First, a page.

Faculty, Fellows and Students
Elena Semina, PhD
Professor and Chair, Division of Developmental Biology
Department of Pediatrics
8701 Watertown Plank Road
Milwaukee, WI 53226
(414) 955-4996 | Fax: (414) 955-6329
List of publications
PhD, National Center for Medical Genetics (Moscow, Russia), 1993
Postdoctoral, Research Centre for Medical Genetics of Russian Academy of Sciences, Moscow, Russia
Postdoctoral, The University of Iowa, Iowa City, Iowa
Genes involved in embryonic development, with particular focus on ocular and craniofacial development. Lab information
Our research focuses on a broad spectrum of developmental ocular conditions ranging from anophthalmia and microphthalmia to anterior segment dysgenesis, glaucoma, and cataract, both isolated and syndromic. We seek to better understand the mechanisms behind these potentially debilitating conditions through the identification of causative mutations/genes in affected human pedigrees and characterization of their function and molecular pathways in cell and animal models. Characterization of factors involved in human disease leads to better understanding of the processes required for normal embryonic development in humans as well as other species. For families and their clinicians, identification of the disease-causing mutation supplies important information by providing a specific diagnosis, enabling more precise determination of recurrence risks, and identifying associated health risks which may need to be monitored.
- Yi Liu, PhD
- Jian Zhang, PhD
- Eric Weh, PhD
Developmental Biology Students
Brett Deml, a senior graduate student in Dr. Semina’s laboratory, joined the PhD program in Basic and Translational Sciences and IDP after four years of working in a clinical genetics lab and hopes to complete a Clinical Molecular Genetics fellowship after graduation. His project involves using whole exome sequencing to screen known genes and identify novel factors involved in anophthalmia (complete absence of the eye), microphthalmia (reduction in the size of the eye) and ocular coloboma (hole or gap in one or more structures of the eye). He successfully used TALEN Genome Editing to induce mutations in a gene of interest in zebrafish and generate a new animal model for microphthalmia and coloboma.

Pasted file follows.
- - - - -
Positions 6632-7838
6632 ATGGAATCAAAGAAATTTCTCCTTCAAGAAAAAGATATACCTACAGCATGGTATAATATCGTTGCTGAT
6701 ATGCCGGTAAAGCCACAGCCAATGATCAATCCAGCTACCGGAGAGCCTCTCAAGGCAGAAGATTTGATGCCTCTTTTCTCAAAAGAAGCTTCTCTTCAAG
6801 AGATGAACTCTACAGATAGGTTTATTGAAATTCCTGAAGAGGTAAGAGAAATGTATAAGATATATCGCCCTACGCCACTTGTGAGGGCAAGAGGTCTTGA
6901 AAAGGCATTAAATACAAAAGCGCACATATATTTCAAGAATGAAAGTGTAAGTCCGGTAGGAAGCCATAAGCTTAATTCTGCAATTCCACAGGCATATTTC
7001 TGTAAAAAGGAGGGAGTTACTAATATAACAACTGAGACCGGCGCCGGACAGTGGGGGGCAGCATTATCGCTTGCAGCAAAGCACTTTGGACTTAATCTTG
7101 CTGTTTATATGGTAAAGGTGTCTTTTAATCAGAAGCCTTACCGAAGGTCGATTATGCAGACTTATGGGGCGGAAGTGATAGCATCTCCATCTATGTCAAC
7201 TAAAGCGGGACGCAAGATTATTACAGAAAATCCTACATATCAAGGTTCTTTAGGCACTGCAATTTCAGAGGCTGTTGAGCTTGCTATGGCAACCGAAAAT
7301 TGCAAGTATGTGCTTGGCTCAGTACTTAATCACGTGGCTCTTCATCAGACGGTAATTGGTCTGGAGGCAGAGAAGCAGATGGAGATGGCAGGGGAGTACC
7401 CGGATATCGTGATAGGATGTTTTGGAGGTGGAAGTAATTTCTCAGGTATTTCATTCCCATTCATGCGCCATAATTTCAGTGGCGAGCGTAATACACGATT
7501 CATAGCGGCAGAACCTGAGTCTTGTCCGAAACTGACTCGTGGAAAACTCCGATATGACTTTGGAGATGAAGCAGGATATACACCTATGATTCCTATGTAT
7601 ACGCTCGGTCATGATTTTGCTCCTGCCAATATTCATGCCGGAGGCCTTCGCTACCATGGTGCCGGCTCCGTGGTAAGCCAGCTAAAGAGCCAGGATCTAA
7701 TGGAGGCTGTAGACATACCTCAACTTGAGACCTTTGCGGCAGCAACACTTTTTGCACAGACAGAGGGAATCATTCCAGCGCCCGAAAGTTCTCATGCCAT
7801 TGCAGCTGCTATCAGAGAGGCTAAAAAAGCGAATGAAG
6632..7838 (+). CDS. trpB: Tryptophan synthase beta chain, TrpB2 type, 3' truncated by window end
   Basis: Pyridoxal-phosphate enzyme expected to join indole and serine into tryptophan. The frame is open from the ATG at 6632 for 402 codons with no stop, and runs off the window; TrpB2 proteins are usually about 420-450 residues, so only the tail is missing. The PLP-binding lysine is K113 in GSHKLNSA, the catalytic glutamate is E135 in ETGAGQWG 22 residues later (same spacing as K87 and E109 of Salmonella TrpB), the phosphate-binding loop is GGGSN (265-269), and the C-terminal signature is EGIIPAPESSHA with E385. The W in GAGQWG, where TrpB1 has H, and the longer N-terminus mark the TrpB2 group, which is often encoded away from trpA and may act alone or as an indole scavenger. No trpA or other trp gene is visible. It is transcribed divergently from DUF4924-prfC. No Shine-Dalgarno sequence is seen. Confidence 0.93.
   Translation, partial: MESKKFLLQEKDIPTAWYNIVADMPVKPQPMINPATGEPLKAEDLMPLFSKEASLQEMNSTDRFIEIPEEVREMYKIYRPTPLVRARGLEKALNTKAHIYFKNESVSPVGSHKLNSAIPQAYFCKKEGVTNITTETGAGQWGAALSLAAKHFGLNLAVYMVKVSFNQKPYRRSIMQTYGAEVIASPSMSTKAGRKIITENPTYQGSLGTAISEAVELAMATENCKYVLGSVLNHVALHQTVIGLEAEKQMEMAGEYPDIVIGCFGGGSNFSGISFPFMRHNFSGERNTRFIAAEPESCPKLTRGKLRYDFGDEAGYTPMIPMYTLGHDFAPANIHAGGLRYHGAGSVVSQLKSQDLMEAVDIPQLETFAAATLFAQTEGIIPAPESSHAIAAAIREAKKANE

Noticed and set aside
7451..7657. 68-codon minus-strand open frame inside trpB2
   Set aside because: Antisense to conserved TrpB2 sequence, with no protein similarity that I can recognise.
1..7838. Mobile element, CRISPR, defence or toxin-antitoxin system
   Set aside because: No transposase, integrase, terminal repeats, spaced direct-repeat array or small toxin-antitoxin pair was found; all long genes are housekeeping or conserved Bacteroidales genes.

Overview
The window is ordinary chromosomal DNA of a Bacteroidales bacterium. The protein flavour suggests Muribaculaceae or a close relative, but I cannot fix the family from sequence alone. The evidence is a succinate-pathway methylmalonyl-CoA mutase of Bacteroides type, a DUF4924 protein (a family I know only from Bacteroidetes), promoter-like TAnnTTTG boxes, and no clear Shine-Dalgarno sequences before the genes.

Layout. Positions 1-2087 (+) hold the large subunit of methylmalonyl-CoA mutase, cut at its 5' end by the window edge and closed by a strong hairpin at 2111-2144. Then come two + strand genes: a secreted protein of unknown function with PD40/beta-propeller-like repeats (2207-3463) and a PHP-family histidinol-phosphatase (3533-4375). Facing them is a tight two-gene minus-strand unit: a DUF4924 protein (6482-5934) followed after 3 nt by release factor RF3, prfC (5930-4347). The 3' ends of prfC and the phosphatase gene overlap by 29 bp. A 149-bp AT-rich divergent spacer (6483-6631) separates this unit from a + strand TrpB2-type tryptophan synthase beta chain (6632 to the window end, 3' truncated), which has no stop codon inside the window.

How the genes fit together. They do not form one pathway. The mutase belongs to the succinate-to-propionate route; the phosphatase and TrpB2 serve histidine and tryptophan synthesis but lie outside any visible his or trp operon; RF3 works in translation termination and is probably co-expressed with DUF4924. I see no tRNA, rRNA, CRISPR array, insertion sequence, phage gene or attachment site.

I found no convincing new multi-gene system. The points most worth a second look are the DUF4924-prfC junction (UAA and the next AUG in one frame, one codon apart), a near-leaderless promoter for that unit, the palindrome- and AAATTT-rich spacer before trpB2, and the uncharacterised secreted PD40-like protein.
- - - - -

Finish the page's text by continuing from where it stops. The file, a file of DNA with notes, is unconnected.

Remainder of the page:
Kathryn Hendee, a graduate student in Dr. Semina's laboratory, is also a part of the PhD program in Basic and Translational Sciences and IDP. Her project focuses on study of the PITX transcription factor family and identification of novel genetic factors involved in anterior segment dysgenesis conditions. Her scientific passion is being in the lab performing experiments and making discoveries and she values the opportunity to see her work have a direct influence on improving the lives of patients.